Monroe Carell Jr. Children’s Hospital at Vanderbilt in Nashville has an evolving philosophy for its radiology department: look at it holistically, rather than as individual modalities and teams. This includes bringing staff into discussions on organizational decisions, and cross-training to provide new opportunities and support changing departmental needs. These strategies helped the children's hospital become a top performer in staffing efficiencies within radiology.
Cody Schmits, director of operations, and Catheryn Pasco, MBA, BS, R.T. (R) (M) RDMS, director of radiology, credit daily huddles with radiology staff, the operating room department, emergency department and the safety team in helping identify immediate and projected staffing needs. Monthly meetings with leadership and finance include reviews of trends in patient volumes. These practices have put a focus on daily operations for the entire department, versus individual modalities, avoiding complacency by constantly reevaluating how they work together for improved efficiency.
“You have to be able to move things around and have flexibility,” Schmits says. “We have to be proactive in our staffing and look ahead, see what’s coming and getting authorizations that you need. Those things in conjunction make it work.”
Using data to establish trust
To better identify staffing needs and establish trust with the team for staffing changes, the organization took an hourly look at patient volumes and staffing. Using six months of data, Schmits and Pasco showed the patient demand curve by identifying volume for each hour of the day. They overlaid that with the radiology department’s staffing model.
“We could show people what the demands are, where we’re overstaffed, where we’re understaffed and how we need to shift,” Pasco says. “It helped alleviate some of the anxieties because staff knew we’re trying to get them help where we’re understaffed.”
Monitoring volumes and staffing daily
During a daily staffing huddle at 7:45 a.m., each modality reports on volumes, patients and technologists available. Together, the group determines where additional support is needed and repositions staff accordingly. If volumes are low and don’t support the staff already scheduled, those with overtime are asked to reduce their hours first. Others who flex may use PTO or take unpaid time off and preserve their PTO bank, which often is not met with resistance.
“Most of the time, people are jumping at the chance to go home an hour early,” Schmits says.
As a general practice, Schmits and Pasco avoid 10- and 12-hour shifts and keep most staff on eight-hour shifts since it's easier to cover when a team member calls out unexpectedly. Weekends tend to have more 12-hour shifts due to a smaller pool of technologists who are willing to work weekends.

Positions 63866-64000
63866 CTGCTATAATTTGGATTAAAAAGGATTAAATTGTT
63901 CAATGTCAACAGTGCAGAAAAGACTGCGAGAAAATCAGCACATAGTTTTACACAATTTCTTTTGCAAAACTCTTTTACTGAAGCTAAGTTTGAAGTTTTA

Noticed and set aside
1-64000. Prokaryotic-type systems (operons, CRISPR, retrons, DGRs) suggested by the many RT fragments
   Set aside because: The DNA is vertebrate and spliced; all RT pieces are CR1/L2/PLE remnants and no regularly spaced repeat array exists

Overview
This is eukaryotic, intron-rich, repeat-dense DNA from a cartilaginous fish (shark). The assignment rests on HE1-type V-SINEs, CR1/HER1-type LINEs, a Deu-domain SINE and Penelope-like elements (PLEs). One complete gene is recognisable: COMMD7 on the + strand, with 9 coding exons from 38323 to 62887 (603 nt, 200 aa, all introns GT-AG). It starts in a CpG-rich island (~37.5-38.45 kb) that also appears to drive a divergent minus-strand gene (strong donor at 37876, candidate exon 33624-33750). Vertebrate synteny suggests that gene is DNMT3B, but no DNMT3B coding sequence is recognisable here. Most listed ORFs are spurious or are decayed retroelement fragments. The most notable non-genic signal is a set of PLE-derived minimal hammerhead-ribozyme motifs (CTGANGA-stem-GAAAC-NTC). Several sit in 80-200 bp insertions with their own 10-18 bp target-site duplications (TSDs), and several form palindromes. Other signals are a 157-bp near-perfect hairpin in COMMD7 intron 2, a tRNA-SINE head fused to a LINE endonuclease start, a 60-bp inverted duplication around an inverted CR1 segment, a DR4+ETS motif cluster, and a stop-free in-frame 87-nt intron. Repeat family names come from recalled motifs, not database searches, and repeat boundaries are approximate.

The team found PRN staff to be difficult to leverage for staffing shortfalls because many have low limits on how many days a month they work, which is where student technologists come in. Students in their last year of training are available to fill staffing shortages for certain tasks like portable chest x-rays.
On average, the radiology department asks team members to flex and reduce hours about once a week and taps into backup staff about three times per week. The team manages hours by reviewing the following day’s procedures and anticipated volumes so they can staff appropriately.
Cross-training for flexibility
Four out of five CT positions are cross-trained into diagnostic radiology, allowing for easy flexibility between the two modalities. The ultrasound team is not formally cross-trained, but staff float across all areas of radiology to perform basic skills that need little training.
“People are willing to pitch in whether it’s their primary modality or not,” Schmits says. “There are a lot of tasks that make things flow smoother that a technologists can do without being trained.”
It’s a practice that has worked its way into being a part of the regular schedule. Monroe Carell’s radiology department is backup for the Murfreesboro Diagnostic Center. The center does MRIs with sedation one day a week and a Monroe Carell radiology technologist helps.
Patient scheduling and throughput
Monroe Carell has a scheduling team just for radiology, coordinating scheduled appointments with clinic add-ons and walk-in patients. There are plans to add a self-scheduling component online so patients can schedule their own radiology appointments. Most patients receive an automated message as an appointment reminder, depending on the modality.
Radiology coordinates with the anesthesia team for procedures that require sedation, primarily for MRI appointments. CT and nuclear medicine have a lower need for sedation. The anesthesia team calls the patient or family ahead of their appointment as a reminder, answers questions, and screens the patient for COVID-19 symptoms.
Due to patient backlogs, additional magnets were added for MRI and hours of operation were modified to allow for patients to be brought in within three to five days, versus the 21-day average they were experiencing.